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Educating Professionals Leveraging Diversity in Globalizing Education

Ard Huizing
University of Amsterdam, The Netherlands
Rik Maes
University of Amsterdam, The Netherlands
Thomas Thijssen
University of Amsterdam, The Netherlands

Globalization leads to an intensification of worldwide social relations linking distant localities (Giddens, 1990), which will result in greater cultural diversity in educational settings. This article is based on the premise that this diversity can be leveraged into enhanced learning capabilities, which, following Ashby’s law of requisite variety (1956), every system needs that is confronted with growing complexity and dynamism in its environment. However, whereas globalization enables closer contacts among different cultures; it does not inform us how to employ cultural differences. The challenge posed by globalization is therefore how to actually combine the varied ideas, knowledge, and skills of different cultures in such a way that diversity can indeed be seen as a constant source of critical inquiry, learning, and innovation? Furthermore, how can higher education institutions leverage diversity most productively and, in that way, help shape globalization? This article reports on how the Department of Information Management of the University of Amsterdam prepares itself for the effects globalization has and will have on higher education. This department has a long record of experimentation with education design and the organization of learning processes, both relating to regular bachelor and master programs as well as to postgraduate lifelong learning and continuing education initiatives. Out of these experimentations and innovations the learning by sharing framework has evolved that is based upon a social learning theory. The purpose of this article is to show how diversity can be leveraged through learning by sharing. The article is organized as follows. First, the mutual relationship between globalization and diversity is explored. Then, five categories of globalization implications for higher education are distinguished, which are all further detailed and explained. Next, the learning by sharing framework is presented as one bottom up response of one department that is increasingly facing the challenge of globa lization and leveraging diversity. Furthermore, three recent education initiatives of the Department of Information Management are discussed, showing how the five categories of globalization effects on higher education can be exploited in concrete educational settings. They also indicate that leveraging diversity is a learning process in itself. The lessons that can be derived from the three education initiatives are therefore explicitly discussed in the final section.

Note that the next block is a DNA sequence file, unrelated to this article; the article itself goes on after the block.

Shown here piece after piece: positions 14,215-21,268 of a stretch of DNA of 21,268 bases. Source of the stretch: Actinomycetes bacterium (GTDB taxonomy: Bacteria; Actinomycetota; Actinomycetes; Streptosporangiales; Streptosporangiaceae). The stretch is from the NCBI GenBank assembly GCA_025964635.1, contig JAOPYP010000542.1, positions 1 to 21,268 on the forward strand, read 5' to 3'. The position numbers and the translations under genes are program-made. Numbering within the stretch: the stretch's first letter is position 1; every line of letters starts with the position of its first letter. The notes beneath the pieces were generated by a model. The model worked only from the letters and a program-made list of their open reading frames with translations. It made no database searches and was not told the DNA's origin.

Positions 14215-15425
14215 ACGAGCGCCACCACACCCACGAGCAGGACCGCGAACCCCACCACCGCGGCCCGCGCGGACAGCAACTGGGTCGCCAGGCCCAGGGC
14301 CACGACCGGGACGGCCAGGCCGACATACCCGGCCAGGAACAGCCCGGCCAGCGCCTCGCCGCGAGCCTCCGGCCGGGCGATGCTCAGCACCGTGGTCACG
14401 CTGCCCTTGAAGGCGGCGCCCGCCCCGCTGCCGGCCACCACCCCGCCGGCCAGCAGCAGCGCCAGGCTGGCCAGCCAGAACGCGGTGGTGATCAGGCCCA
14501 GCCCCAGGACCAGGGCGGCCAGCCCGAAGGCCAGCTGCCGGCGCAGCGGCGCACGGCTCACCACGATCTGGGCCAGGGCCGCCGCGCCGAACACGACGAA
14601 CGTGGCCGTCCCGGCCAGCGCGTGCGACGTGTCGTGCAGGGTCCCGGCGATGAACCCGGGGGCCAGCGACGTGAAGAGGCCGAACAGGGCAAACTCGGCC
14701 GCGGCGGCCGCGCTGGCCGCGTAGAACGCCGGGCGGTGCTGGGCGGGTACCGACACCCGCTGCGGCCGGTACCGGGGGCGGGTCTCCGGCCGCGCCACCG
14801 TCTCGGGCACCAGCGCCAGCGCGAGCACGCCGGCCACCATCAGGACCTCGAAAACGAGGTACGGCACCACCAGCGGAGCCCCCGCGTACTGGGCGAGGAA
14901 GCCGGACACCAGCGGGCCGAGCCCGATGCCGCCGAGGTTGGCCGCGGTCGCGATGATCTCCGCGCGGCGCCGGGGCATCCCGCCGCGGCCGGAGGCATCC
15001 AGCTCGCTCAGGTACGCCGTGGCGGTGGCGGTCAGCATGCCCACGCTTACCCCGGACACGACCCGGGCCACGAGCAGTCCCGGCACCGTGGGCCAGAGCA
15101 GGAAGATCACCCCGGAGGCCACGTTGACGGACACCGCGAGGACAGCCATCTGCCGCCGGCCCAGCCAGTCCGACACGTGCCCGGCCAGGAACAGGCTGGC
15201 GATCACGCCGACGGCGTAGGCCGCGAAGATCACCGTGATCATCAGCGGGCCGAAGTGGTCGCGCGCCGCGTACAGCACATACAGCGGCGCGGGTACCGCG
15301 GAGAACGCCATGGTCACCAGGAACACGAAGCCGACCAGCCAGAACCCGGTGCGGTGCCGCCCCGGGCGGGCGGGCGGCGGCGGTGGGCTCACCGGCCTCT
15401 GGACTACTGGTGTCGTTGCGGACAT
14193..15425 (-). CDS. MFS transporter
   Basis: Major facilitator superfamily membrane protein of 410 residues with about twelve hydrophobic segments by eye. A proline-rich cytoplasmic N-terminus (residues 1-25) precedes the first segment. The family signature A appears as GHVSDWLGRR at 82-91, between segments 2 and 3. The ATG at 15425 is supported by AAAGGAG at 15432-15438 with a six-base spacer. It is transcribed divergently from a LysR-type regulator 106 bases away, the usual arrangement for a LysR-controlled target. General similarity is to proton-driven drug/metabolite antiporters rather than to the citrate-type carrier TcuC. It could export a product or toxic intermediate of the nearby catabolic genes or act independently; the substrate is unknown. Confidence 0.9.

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Reference:Huizing, A., Maes, R., Thijssen, T. (2004). "Educating Professionals Leveraging Diversity in Globalizing Education," University of Amsterdam, Netherlands . Sprouts: Working Papers on Information Systems, 4(18). http://sprouts.aisnet.org/4-18
Keywords:Globalization, diversity, lifelong learning processes, learning by sharing, post graduate education, higher education
Item Type:Article - Volume 4 Article 18 (2004)
Email: Ard Huizing (a.huizing@uva.nl)
Rik Maes (maestro@uva.nl)
Thomas Thijssen (Hamint@wxs.nl)

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